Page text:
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Jan 17 14

AAAD General Body Meet

by vidur

Greetings AAAD Members,

I congratulate all of you as AAAD today celebrates its 2nd anniversary as a registered body.

This is to bring to notice all annual members (2013-2014) and all life members that in the governing body meeting held at the Nehru Planetarium on January 11, 2014 it was decided that AAAD will hold its Annual General Body Meeting on Sunday, February 16th 2014 at 12 noon.

We request all members to send the agendas they wish to be addressed at the GBM on and cc

The account details and transaction details for 2012-2013(previous financial year) will be available with the treasurer of AAAD Mr. Vishnu Rethinam during the GBM if any present members are interested in knowing the details they may approach him.

All members are requested to be there for the meeting. The GBM can last long as some important decisions are to be made. All members are requested to keep their afternoons free on the 16th february.

All members who wish to make donations to AAAD are also welcome to do so during the GBM.

Please carry your id cards for this meeting

Raghu Kalra
General Secretary AAAD

Jan 4 14

Physicists Look for Evidence of time travellers on the internet

by vidur

Physicists R. Nemiroff (of APOD fame) and his student Teresa Wilson, recently published their results of a grand internet search to look for evidence of time travelers. In a nutshell they were looking for ‘time traveler activity’ over the internet, say a timer traveler used his time machine to move back in time and say…send an email, or put information online about world events that just happened way before it actually did. Time travel to the future is allowed by special relativity, however there is much debate if we can actually go back in time.

The search as you may have expected didn’t turn out much …. but made for a pretty good story.

To read more you can download their preprint paper here

Nov 3 13

Watch today’s Hybrid Solar Eclipse Live Courtesy Slooh

by Anindya Roy

Sep 22 13

Happy Equinox

by vidur

The Autumn equinox happens today Sept 22nd at 2044 UTC. This moment marks the official end of summer in the Northern hemisphere and hopefully New Delhi too! Hopefully the weather gods will get the memo too. The autumn equinox marks the time of equal length days and nights. From now on nights will become longer than days in the northern hemisphere. Hopefully that would mean that mortals can sleep a bit more.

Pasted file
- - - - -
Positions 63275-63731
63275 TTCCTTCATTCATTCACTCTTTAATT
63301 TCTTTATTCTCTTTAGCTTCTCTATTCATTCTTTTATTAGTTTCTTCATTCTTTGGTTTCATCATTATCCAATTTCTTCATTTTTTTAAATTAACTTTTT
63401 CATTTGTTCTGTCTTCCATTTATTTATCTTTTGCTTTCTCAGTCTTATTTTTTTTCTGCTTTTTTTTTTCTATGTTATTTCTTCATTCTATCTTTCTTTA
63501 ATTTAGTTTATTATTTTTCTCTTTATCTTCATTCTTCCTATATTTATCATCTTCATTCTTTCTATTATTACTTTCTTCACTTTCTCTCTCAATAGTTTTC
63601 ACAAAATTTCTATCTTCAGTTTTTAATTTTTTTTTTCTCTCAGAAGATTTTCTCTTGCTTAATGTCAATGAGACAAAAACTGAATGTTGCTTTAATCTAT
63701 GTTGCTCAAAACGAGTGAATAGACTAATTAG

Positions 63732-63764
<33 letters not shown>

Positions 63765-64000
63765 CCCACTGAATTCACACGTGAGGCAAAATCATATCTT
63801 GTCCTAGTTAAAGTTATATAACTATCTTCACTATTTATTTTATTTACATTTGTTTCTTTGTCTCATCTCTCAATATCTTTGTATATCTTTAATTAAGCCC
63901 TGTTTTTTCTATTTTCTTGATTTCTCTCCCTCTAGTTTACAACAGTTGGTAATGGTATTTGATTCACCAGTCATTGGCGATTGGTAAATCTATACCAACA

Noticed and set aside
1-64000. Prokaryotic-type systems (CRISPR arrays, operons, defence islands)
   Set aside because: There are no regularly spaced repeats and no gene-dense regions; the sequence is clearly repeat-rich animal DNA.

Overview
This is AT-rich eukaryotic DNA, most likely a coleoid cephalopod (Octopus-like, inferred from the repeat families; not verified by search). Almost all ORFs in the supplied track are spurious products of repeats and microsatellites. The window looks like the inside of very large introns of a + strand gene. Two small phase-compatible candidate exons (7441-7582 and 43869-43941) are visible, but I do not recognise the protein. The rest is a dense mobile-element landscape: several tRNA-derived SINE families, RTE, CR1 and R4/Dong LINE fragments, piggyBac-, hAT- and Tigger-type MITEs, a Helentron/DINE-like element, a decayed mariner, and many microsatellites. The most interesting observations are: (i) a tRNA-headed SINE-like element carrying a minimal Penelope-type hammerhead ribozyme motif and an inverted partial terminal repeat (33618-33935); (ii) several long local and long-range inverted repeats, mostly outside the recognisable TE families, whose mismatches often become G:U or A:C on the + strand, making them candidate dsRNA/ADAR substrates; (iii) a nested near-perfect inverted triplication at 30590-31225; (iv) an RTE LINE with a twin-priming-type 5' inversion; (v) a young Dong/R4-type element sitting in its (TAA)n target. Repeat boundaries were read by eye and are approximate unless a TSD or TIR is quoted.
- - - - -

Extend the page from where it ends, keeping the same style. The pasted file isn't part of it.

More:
Clear Skies

Jun 5 13

Tonight’s Sky- June 2013

by vidur

Apr 29 13

Saturn at its best Opposition

by vidur

Greetings Fellow Astronuts

Its a great time to go under the stars and look for Saturn. Today on April 28th the planet makes its closest pass to earth in all of 2013. Finding Saturn is easy. Just look south for a bright magnitude 0 star due west of Spica in Virgo.

Happy Hunting!

Mar 25 13

XKCD: Starlight

by vidur

Mar 22 13

Tonight’s Sky, March 2013

by vidur

Mar 14 13

Website Update…

by vidur

Dear Astronuts

We’re back. This time running WordPress 3.5. Which means…better user experience, security and flexibility. In the next few days we will be restoring links from the old drupal system as pages and links will be slowly restored. We will also improve the looks from this crummy default theme!

Clear Skies




Aug 4 12

NASA to land on Mars, Indian Amateurs Astronomers collaborate in celebration

by vidur

The Amateur Astronomers Association Delhi (AAAD) in collaboration with National Aeronautics and Space Administration (NASA) and Nehru Planetarium is organising a public Mars watch to celebrate the landing of NASA’s Curiosity Rover in the Gale Crater on Mars.

AAAD is setting up a number of telescopes in the lawns of Nehru Planetarium on August 5, 2012 , 7PM onwards to observe Mars and to celebrate the human endeavor to reach our neighboring planet Mars. This observation is open to general public. A live webcast of this observation at New Delhi will be available on NASA’s website

Getting Curiosity to the surface of Mars will not be easy. During a critical period lasting 7 minutes, the MSL spacecraft carrying Curiosity must slow down from about 13,200 mph (about 5,900 meters per second) to allow the rover to land on the surface at about 1.7 mph (three-fourths of a meter per second). For the landing to succeed, hundreds of events will need to go right, many with split-second timing. All are controlled autonomously by the spacecraft.

In the first several weeks after landing, JPL mission controllers will put the rover through a series of checkouts and activities to characterize its performance on Mars while gradually ramping up scientific investigations. Curiosity then will begin investigating whether an area with a wet history inside Mars’ Gale Crater ever has offered an environment favorable for microbial life.

The mission is managed by JPL for NASA’s Science Mission Directorate in Washington. Curiosity was designed, developed and assembled at JPL.

Mission Facts:

Time of Mars landing: 05:31 Aug. 6 Universal Time plus or minus a minute. This is Earth-received time, which includes one-way light time for radio signal to reach Earth from Mars. The landing will be at about 3 p.m. local time at the Mars landing site.
Landing site: 4.6 degrees south latitude, 137.4 degrees east longitude, near base of Mount Sharp inside Gale Crater
Earth–Mars distance on landing day: 248 million kilometers
One-way radio transit time, Mars to Earth, on landing day: 13.8 minutes
Total distance of travel, Earth to Mars: 567 million kilometers
Primary mission: One Martian year (98 weeks)
Expected near-surface atmospheric temperatures at landing site during primary mission: minus 90 C to zero C

For Further Info:
+91-9990224091, Raghu Kalra